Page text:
I judge other men by what they wear just as much as the next man. What you wear says so much about you. Whether you are trying too hard to be fashionable or trying to look dishevelled. I know all the tricks...
I normally go shopping on my own. I think most men do - we treat it as a stealth military operation. When I go with my wife, there's lots of discussion, re-visiting shops, comparing things - it can take all day to buy a pair of jeans. She'll kill me for saying that...
Fashion director, 27, Arena Homme Plus
Born in Dunstable, he studied fashion, promotion and communications at Saint Martin's College - the only man on a course of 15. Did a year of placements at British Vogue, The Face and Pop. Came to be market editor at Arena Homme Plus, then worked up the ranks there. He was creative consultant on ad campaigns for Tommy Hilfiger and Paul Smith and has styled for Luomo Vogue and Details.
I don't think you can just rotate your winter and summer wardrobe without adding to it. Some things last longer than a season - I'll wear a pair of jeans for two years - but you should always have a good winter and summer coat new each season and a new pair of trainers every six months.
The biggest style mistake men make is wearing T-shirts that are too short in the body. Shoes that look like trainers and vice versa, and most offensive: hairdresser haircuts. The Toni & Guy Hoxton fin is the worst.
My secret style tips are: never iron clothes; get good underwear (I swear by Sunspel boxers and Burlington socks); and go easy on the aftershave.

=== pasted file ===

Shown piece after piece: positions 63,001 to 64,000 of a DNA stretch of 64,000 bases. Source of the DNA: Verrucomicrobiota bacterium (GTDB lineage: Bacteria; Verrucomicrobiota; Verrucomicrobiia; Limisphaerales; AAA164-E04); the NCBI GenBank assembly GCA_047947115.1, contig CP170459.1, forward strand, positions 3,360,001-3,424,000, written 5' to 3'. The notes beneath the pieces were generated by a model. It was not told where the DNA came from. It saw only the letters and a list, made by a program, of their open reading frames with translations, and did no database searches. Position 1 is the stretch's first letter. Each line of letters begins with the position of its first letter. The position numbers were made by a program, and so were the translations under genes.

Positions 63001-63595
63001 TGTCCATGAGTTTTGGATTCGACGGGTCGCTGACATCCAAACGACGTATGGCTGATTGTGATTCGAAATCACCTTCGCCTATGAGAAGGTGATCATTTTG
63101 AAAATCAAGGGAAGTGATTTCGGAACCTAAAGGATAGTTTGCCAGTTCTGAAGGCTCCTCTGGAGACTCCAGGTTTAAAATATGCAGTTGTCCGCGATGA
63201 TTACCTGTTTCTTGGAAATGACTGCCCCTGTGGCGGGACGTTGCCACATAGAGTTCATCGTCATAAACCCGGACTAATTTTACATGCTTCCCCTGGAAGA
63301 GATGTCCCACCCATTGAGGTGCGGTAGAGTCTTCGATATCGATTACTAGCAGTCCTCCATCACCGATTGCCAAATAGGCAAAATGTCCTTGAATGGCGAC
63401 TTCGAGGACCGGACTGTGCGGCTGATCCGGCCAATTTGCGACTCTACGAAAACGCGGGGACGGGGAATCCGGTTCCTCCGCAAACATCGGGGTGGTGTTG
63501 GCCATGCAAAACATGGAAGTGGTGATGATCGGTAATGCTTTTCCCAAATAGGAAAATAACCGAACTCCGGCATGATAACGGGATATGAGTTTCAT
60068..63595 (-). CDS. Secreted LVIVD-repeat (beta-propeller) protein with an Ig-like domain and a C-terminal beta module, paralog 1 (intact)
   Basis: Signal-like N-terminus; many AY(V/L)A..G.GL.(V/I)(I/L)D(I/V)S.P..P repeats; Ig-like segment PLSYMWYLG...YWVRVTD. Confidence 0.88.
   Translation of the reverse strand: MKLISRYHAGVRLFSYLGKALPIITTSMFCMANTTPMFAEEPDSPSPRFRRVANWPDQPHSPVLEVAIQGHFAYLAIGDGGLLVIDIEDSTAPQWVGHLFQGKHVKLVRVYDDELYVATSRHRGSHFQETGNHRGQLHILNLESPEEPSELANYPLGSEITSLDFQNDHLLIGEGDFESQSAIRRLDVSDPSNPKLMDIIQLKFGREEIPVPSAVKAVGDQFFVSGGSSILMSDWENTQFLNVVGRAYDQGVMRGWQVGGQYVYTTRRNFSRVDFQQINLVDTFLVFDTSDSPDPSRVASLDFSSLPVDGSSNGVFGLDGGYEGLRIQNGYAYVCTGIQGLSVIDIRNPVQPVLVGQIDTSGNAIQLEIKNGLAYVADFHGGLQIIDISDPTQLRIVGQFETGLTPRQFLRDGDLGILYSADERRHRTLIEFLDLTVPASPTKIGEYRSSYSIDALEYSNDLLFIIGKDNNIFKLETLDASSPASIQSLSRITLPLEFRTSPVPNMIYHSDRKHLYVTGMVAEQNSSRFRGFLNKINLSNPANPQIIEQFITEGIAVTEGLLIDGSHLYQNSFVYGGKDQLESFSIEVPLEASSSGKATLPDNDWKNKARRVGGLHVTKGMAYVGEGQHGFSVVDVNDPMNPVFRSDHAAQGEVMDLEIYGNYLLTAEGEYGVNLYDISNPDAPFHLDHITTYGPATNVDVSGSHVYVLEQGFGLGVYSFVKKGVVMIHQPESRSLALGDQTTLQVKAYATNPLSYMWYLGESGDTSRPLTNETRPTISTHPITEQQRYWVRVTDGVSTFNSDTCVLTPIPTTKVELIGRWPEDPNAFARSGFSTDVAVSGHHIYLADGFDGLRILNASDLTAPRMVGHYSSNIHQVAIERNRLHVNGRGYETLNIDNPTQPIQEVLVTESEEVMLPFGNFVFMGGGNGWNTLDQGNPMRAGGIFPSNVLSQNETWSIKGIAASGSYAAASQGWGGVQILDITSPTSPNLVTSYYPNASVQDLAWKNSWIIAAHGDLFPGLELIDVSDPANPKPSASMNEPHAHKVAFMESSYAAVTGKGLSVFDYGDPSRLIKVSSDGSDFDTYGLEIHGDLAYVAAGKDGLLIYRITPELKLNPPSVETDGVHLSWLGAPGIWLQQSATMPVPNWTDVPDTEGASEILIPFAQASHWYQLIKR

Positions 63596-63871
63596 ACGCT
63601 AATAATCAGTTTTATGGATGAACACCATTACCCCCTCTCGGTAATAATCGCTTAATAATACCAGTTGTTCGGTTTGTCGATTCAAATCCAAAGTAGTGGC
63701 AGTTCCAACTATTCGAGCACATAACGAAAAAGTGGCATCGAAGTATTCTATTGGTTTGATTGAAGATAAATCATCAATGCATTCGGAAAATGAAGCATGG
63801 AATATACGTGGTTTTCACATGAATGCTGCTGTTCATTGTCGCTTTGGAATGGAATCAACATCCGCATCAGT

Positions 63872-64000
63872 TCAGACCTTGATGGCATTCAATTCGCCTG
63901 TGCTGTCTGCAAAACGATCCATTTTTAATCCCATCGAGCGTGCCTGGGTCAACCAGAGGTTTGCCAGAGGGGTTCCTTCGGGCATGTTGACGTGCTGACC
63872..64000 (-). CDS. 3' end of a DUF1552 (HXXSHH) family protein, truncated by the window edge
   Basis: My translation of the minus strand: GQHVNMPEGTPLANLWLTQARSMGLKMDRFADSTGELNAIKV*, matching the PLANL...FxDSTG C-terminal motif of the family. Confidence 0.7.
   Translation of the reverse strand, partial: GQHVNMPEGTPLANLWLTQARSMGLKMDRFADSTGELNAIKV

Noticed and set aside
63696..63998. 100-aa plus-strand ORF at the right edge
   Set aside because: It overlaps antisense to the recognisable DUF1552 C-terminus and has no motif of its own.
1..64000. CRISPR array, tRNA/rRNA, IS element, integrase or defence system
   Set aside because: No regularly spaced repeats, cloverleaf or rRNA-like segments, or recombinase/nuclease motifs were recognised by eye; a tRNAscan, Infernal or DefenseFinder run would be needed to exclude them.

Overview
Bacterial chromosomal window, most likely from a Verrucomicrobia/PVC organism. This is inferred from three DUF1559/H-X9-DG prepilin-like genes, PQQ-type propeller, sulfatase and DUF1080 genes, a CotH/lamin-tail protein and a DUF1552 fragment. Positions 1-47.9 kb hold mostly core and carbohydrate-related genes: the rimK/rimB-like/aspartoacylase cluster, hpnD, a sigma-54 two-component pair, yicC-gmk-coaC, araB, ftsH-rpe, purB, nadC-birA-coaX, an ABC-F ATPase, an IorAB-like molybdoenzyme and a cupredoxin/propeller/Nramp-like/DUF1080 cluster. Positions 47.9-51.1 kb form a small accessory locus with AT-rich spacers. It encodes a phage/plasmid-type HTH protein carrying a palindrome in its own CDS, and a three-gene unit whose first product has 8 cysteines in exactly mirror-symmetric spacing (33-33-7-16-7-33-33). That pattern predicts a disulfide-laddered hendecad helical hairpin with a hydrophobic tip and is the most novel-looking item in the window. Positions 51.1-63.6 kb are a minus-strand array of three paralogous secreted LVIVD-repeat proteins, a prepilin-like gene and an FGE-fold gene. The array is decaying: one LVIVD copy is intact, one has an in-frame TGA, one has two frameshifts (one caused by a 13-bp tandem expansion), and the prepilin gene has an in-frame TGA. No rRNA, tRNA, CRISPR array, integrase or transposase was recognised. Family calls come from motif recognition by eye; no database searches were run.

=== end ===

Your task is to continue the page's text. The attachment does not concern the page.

Colour is a huge trend this summer - Burberry, Fendi, Calvin, Comme Des Garçons all had colourful collections. I don't know to what lengths I will be experimenting with it, but...
I don't lend my clothes out usually. If they're not dirty, they're on my back. A Rolex is for life and is as important as a car to me. Patek Philippe and IWC are good second options though. I have a fondness for a nice signet ring, but I wouldn't spend money on jewellery. On a man I find it quite naff.
I rarely think that clothing is worth the full retail price.
I only like to hang out with well-dressed women - my girlfriends own more clothes than me. I am very decisive about what I like, and then I wear it to death - that is one of the luxuries of being a man. Women can't wear the same thing over and over.
Fashion editor, 30, 10 magazine
Brought up in a village in Somerset, May played rugby at Loughborough University then moved to London as a personal trainer and model. He went to London College of Fashion to study photography and fashion styling, but dropped out after a year 'because styling is quite instinctive'. Worked with Sophia Neophitou, then fashion director of The Independent who set up 10, also for The Sunday Times Style magazine and with Levi's, Roland Mouret, Warren Noronha and Jil Sander.
The biggest style mistake men make is over styling. Keep it simple. I mean, look at David Beckham - how many crucifixes can you wear? It's a bit blingtastic, contrived, in yer face.
My brother (who hasn't shopped for years) is very lucky, as we are the same size, so he gets all my cast-offs. Some of it looks a little strange being worn on the streets of Truro.